UK: Further Guidance On "All Reasonable Endeavours"

Last Updated: 20 July 2011
Article by Mark Alsop

JET2.com Limited v Blackpool Airport Limited [2011] EWHC 1529 (Comm)

JET2 is a low cost airline which entered into an agreement with Blackpool Airport in 2005 for flights to and from the airport. The key wording in a simple agreement was: "JET2.com and BAL will co-operate together and use their best endeavours to promote JET2.com's low cost services from Blackpool Airport and BAL will use all reasonable endeavours to provide a cost base that will facilitate JET2.com's low cost pricing." Blackpool Airport had certain published operating hours, but there were not mentioned in the agreement. The case turned on the extent to which JET2 could insist on flying at times outside those operating hours. For some years, it had been scheduling flights outside hours, but new owners of Blackpool Airport told Jet2 in October 2010 that it would no longer accept flights outside hours. The problem for Blackpool Airport was that keeping the airport open for JET2's early and late flights was uneconomic. JET2's argument was that it is essential for a low cost airline to have as many flights as possible a day, particularly for aircraft based at the airport. The arguments turned on construction of the key wording quoted above, and in particular the meaning of "promote" and "all reasonable endeavours".

The High Court (His Honour Judge Mackie QC) found in favour of JET2.

  • "Promote" in such an important clause could not be restricted to the limited marketing and advertising sense – and anyway marketing and advertising was covered by a subsequent clause.
  • "All reasonable endeavours to provide a cost base that would facilitate JET2's low cost pricing" should be interpreted as an obligation to provide facilities and services that would bring about the low cost pricing.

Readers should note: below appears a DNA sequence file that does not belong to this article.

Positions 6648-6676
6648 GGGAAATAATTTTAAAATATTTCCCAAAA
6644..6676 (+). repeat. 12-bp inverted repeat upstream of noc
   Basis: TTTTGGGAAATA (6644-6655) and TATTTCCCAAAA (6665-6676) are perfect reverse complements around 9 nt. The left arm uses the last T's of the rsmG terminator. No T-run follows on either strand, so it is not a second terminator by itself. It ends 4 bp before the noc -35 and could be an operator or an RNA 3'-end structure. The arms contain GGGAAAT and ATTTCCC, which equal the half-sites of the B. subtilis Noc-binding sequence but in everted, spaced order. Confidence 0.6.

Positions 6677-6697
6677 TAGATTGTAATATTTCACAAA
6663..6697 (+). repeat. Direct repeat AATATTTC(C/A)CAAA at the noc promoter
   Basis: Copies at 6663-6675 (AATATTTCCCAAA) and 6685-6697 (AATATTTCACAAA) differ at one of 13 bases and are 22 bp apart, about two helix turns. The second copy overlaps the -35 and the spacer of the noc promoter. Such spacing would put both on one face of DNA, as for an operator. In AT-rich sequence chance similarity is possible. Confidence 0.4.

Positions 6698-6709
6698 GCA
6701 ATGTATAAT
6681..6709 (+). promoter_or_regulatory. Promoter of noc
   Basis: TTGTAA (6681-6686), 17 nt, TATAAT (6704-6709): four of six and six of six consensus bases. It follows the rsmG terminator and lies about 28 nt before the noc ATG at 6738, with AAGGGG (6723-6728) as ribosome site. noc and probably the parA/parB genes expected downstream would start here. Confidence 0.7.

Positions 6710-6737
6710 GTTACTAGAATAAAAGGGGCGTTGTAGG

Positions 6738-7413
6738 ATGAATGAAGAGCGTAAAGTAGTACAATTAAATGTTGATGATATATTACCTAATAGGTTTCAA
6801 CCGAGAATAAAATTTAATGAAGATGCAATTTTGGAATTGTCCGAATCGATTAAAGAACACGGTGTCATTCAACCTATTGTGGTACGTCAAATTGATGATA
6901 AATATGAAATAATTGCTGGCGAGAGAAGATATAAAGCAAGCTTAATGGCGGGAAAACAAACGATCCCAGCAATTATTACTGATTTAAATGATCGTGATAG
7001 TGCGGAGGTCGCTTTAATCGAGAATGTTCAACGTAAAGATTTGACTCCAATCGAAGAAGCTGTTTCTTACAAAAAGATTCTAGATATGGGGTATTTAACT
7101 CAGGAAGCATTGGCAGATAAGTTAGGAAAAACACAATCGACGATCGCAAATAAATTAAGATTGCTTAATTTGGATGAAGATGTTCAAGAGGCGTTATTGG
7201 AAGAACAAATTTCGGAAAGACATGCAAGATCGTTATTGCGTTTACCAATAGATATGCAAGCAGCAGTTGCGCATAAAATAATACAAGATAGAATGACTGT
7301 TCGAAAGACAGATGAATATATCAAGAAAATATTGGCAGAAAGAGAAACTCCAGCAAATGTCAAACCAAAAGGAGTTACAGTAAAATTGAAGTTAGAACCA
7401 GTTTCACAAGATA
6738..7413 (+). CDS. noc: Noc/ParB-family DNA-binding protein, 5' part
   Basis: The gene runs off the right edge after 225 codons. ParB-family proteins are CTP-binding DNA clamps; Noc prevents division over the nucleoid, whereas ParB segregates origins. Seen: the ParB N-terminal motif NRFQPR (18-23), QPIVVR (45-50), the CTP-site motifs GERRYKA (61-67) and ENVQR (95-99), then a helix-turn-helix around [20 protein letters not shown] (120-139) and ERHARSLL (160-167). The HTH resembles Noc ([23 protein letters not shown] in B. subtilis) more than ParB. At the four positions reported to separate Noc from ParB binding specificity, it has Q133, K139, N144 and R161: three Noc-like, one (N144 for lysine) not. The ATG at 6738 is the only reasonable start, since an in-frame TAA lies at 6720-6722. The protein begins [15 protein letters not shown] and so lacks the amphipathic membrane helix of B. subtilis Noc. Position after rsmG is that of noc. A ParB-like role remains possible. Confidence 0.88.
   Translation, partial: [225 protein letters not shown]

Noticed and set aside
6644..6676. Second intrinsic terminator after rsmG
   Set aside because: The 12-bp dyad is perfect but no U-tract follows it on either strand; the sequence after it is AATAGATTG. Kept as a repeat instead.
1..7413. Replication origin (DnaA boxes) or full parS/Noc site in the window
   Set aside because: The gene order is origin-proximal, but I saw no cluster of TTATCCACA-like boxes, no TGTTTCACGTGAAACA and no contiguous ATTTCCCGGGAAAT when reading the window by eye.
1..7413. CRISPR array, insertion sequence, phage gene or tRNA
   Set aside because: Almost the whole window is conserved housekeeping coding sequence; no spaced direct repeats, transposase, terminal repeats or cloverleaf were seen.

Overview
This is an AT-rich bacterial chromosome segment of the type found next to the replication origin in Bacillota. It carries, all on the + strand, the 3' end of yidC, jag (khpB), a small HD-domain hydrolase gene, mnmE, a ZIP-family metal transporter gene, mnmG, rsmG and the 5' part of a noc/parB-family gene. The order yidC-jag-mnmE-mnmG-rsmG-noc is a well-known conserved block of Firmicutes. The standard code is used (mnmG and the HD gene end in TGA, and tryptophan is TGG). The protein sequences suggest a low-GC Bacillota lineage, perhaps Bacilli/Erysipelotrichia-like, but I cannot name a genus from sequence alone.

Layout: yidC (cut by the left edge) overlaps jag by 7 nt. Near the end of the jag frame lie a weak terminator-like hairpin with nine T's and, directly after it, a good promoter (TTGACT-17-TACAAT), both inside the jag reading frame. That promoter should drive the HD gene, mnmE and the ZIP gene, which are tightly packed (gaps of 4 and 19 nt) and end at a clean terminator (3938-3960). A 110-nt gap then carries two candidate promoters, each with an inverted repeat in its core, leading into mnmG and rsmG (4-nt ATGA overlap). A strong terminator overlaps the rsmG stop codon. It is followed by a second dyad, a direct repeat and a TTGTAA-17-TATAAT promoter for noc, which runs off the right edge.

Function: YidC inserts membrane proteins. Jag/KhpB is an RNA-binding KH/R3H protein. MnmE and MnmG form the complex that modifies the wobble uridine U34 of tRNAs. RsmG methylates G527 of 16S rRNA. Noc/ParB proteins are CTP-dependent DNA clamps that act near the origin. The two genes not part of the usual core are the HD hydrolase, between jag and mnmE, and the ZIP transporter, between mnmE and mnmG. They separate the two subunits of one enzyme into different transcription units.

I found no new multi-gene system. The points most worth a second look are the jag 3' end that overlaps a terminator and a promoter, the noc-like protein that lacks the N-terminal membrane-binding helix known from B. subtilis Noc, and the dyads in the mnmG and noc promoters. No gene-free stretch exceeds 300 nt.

• The absence of an express provision as to opening hours suggested that it was "too obvious to mention" that JET2, like its competitors at Blackpool, would not be confined to normal operating hours.
  • The Judge reviewed the cases on all reasonable endeavours (which was accepted by the parties as being the same thing as best endeavours). He made the point that the meaning is a question of construction in each case and not a matter of extrapolation from other cases. He distinguished other cases on the grounds that the words were not used in the context of leaving open for later negotiation an aspect of an otherwise explicit commitment (Phillips Petroleum case) or obtaining consent from a third party (Yewbelle case). Where there is an obligation to use all reasonable endeavours to obtain something from a third party, it is established that sacrifice of one's own commercial interests is not required.
  • It cannot have been intended that Blackpool Airport should be able to pick and choose what to do in the light of what suits it. It had been losing money since the start and its profitability will have been affected by all sorts of considerations such as its overall efficiency and the decisions which it had taken about other airlines at Blackpool. These were all risks which one would assume Blackpool Airport alone to bear in a commercial contract. It was improbable the parties would have used an expression in the agreement to mean that one of them could limit or abandon performance once it became commercially undesirable or unprofitable.
  • Nonetheless, the Judge did accept that the words "all reasonable endeavours" must impose a lesser obligation than an absolute commitment to provide longer hours throughout a 15 year period. However, because the exercise of determining whether best endeavours is highly fact specific, he refused to say precisely how many hours the airport had to be open in the future. Indeed, he put it that as a result of changes in circumstances: "this case may prove to be little more than a practice run for the next one".

The key point in the decision is that a party under an obligation to use all reasonable endeavours cannot necessarily use cost or inconvenience as a grounds for not doing something where performance is under its control and does not depend on cooperation from a third party.

The content of this article is intended to provide a general guide to the subject matter. Specialist advice should be sought about your specific circumstances.

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